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Putting in the utilities -  water, electric and telecoms

Because our house was previously a barn it had no utilities connected to it, no water or electric or phone line so before we could actually move into our house we needed to get them all connected.

This is easier said than done, you need to make an application to each utility provider, they carry out a survey, tell you where they will connect you into their network and then in most cases charge you an enormous amount of money for the privilege of connecting to them and becoming a paying customer of theirs......


 BT ducting, and 200 metre reel of fibre.

What most people don't realise is that your connection fee does not include any trench work!
It is your responsibility to dig any trenches and lay the water main telecoms ducting and fibre yourself from your building out to what ever point you have been advised will be your connection point for that utility.

For the electric connection you put in ducting a you let the engineers know when you are ready and they will come out and pull their cable through and make the connection, however it is also you responsibility for fitting the meter box and hockey-stick pipe to the building (hollow pipe shaped like a hockey stick which the electric cable passes up through into your meter box).


 Alan with the pipe detector tracing and marking where the various pipes and cables run

Our water connection was on the right hand side at the very end of our drive on the side of the road, our BT phone line connection was up t the base of the BT pole at the very end of our drive on the left hand side  by the road and our electric connection was to the base of the electricity pole half way down our drive on the right hand side.

Just to complicate things a bit all of the utilities for one of our neighbours ran down the left hand side of the drive and their electricity connection crossed over to the right at some point and there were "probably" various drains and pipes also running across the drive for our other neighbours at various points but these things are never mapped out on agricultural land. Our utilities trench had to go down the right hand side of the drive, if we encountered any other pipes or services we would need to tunnel under them and we would also need to cut across the bottom of our drive with a trench for the BT ducting. The total length of the dig for the trench from our house down the drive to the road was about 180 metres and all I can say is that it is a good job we had Alan the digger driver to help us.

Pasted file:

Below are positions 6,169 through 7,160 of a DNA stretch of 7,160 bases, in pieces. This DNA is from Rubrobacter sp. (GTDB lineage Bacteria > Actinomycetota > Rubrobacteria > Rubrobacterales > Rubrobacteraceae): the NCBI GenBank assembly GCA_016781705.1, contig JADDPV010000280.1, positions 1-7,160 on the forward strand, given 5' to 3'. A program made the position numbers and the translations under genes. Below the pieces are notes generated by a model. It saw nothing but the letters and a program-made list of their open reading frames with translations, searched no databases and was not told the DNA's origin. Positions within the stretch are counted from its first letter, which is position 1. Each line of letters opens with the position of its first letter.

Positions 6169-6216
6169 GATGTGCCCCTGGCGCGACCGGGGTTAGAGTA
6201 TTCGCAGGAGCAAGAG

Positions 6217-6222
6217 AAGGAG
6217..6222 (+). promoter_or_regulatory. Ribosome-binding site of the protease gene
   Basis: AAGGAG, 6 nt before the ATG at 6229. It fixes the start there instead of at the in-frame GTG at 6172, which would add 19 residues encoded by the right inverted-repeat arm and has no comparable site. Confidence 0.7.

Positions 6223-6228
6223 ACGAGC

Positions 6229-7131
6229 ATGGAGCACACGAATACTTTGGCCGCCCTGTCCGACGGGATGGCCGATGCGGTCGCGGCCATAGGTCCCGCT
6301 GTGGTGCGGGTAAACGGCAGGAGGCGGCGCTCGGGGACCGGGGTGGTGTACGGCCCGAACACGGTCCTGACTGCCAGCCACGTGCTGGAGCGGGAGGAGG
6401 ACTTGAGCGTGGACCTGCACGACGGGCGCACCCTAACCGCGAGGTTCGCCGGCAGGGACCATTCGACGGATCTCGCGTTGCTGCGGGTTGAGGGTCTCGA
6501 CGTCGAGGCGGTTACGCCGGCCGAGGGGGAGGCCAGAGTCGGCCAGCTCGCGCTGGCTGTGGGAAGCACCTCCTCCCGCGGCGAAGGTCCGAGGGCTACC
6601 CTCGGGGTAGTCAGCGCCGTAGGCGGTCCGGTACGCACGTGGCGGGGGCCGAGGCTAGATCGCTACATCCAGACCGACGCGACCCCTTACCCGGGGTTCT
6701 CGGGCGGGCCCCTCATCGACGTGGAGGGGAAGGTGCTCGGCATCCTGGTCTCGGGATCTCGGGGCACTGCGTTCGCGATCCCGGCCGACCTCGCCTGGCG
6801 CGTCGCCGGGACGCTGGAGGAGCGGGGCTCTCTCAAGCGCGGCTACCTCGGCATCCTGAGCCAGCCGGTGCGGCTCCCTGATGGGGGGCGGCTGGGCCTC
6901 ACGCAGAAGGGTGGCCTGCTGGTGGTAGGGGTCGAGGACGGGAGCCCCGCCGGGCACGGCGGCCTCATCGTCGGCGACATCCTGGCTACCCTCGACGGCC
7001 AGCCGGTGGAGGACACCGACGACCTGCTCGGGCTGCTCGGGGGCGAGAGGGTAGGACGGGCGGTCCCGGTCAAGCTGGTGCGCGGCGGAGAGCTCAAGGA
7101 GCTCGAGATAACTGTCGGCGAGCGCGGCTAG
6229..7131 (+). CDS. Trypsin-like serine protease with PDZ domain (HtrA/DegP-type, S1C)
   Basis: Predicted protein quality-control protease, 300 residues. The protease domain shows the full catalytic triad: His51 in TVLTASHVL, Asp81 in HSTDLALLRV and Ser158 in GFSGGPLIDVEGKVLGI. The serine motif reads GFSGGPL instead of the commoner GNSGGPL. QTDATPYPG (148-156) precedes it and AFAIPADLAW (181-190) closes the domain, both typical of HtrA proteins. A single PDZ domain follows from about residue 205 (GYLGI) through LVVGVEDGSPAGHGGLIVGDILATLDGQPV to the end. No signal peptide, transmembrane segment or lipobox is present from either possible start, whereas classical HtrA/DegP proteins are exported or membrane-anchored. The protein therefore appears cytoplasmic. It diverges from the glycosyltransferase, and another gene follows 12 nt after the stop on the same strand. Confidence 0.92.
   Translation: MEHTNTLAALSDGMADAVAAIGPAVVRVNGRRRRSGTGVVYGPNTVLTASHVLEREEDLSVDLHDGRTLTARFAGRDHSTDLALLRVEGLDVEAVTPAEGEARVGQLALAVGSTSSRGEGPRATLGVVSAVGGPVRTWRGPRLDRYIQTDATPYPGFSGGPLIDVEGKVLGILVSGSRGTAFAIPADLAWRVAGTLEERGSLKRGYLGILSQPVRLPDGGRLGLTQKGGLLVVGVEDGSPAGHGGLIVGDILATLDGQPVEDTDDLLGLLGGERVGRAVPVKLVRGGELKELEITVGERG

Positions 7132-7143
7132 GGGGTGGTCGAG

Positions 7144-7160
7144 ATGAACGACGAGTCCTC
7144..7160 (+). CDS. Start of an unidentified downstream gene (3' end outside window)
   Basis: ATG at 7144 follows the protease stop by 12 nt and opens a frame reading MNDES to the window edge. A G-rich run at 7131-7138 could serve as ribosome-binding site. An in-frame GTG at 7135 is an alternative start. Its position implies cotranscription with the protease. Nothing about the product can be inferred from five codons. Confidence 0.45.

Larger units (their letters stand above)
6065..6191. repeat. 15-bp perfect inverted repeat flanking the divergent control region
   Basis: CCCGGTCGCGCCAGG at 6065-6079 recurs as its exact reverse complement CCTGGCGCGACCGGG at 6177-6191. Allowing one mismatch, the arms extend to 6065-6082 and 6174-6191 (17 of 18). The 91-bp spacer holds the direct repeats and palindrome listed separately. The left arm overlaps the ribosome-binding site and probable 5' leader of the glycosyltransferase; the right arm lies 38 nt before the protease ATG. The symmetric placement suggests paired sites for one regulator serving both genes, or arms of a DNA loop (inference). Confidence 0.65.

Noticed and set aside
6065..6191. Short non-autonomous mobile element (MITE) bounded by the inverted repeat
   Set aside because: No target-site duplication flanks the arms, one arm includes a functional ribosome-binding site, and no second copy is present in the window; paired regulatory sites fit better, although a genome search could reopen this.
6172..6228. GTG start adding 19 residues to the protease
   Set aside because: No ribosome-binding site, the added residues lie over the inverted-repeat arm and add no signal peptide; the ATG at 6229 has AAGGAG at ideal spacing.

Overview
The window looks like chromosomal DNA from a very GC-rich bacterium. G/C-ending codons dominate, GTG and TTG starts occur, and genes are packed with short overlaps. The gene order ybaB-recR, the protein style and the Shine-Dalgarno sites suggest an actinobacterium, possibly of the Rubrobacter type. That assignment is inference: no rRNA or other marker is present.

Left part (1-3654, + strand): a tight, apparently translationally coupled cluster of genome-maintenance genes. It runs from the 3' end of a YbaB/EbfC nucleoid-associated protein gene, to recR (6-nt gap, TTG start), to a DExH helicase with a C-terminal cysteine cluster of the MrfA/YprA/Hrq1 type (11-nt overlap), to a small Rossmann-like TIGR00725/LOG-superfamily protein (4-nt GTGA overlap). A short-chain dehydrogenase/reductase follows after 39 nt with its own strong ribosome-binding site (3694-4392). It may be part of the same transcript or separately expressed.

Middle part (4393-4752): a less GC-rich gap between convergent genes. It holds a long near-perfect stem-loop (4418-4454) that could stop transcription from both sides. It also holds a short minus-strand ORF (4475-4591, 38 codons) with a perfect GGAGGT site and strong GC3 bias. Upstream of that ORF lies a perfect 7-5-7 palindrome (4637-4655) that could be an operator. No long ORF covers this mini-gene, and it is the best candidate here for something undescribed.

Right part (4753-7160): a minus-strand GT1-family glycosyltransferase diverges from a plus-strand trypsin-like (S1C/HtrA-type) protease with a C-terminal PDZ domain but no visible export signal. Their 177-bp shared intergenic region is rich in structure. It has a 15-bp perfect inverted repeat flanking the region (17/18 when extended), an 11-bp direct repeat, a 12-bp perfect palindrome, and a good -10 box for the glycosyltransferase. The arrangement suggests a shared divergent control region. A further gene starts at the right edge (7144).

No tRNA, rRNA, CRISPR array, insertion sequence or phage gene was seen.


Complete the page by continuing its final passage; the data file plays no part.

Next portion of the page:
At first when Alan said to me "Iestyn, can you just get your hand down the drain and find out what's blocking it"
I really did think he was joking......

First to go in is the water main, this must be at least 1 meter deep and the water board do need to check it is at this depth. So that you don't need to leave the trench open for a week until it is inspected (and trenches do have a habit of caving in anyway, especially when it is wet) you position lengths of pipe stood up over the water main at intervals along the length of your trench so that the depth can be checked before your water is connected.

You cover the water main with a layer of sand and then next you lay the electric ducting, which you then cover with a layer of sand and on top of this you put the BT ducting which you need to feed the BT fibre through as you go along.

Alan would dig the trenches with his digger and I would work alongside him, this sounded quite glamorous at first until I realised that what this meant was that I would order all of the equipment and materials required and then spend the majority of the time working in a trench over a meter deep and up to my knees in thick wet mud and water, laying the pipes and ducting.


 A sequence of pictures showing one of the numerous instances where we encountered something crossing the path of our trench. Here it was the main drains for our next door neighbours crossing right in front of our trench so we had to dig underneath so that we could pass our utilities through and guess who had to lay face down in the trench with a spade and garden trowl and burrow underneath?
 - well not the digger driver that's for sure!

You also need to bear in mind that we were doing this during early March (know as the rainy month), it rained almost the whole time and it was cold as well so spending every day stood in a cold wet muddy trench was not my idea of fun and I had used my holidays up from work to do this too .........oh I know how to spoil myself.